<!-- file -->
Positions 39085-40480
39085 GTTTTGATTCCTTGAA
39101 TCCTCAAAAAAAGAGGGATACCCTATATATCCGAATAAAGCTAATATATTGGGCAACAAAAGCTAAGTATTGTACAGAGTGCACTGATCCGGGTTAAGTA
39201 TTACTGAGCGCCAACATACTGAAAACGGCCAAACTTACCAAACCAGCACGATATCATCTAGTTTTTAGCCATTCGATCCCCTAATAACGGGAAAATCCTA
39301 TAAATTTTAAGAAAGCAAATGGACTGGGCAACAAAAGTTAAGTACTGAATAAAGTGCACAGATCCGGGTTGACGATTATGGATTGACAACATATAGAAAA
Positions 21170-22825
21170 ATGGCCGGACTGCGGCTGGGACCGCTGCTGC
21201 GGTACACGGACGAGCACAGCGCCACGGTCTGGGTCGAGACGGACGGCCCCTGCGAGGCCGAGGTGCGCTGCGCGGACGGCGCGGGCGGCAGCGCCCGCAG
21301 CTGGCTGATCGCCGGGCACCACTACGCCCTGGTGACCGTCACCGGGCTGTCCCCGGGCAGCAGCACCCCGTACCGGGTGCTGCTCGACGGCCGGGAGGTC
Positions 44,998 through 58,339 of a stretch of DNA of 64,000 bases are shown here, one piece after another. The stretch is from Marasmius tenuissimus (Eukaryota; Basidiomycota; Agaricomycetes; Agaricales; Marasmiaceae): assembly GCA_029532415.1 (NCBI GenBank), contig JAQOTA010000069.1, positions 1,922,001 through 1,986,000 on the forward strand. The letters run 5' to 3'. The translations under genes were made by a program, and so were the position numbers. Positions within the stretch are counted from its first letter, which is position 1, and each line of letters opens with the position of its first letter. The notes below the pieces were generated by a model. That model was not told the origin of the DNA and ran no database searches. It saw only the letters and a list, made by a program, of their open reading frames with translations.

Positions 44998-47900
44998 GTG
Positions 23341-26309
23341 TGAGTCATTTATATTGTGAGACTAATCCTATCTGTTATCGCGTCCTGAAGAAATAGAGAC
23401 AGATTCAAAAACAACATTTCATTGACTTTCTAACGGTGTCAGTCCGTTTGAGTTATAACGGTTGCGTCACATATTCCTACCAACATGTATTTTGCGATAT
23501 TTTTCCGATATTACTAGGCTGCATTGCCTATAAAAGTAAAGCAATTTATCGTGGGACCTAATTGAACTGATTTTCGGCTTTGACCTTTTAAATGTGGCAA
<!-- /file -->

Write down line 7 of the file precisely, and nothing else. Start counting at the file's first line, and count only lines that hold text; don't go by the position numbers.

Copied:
21170 ATGGCCGGACTGCGGCTGGGACCGCTGCTGC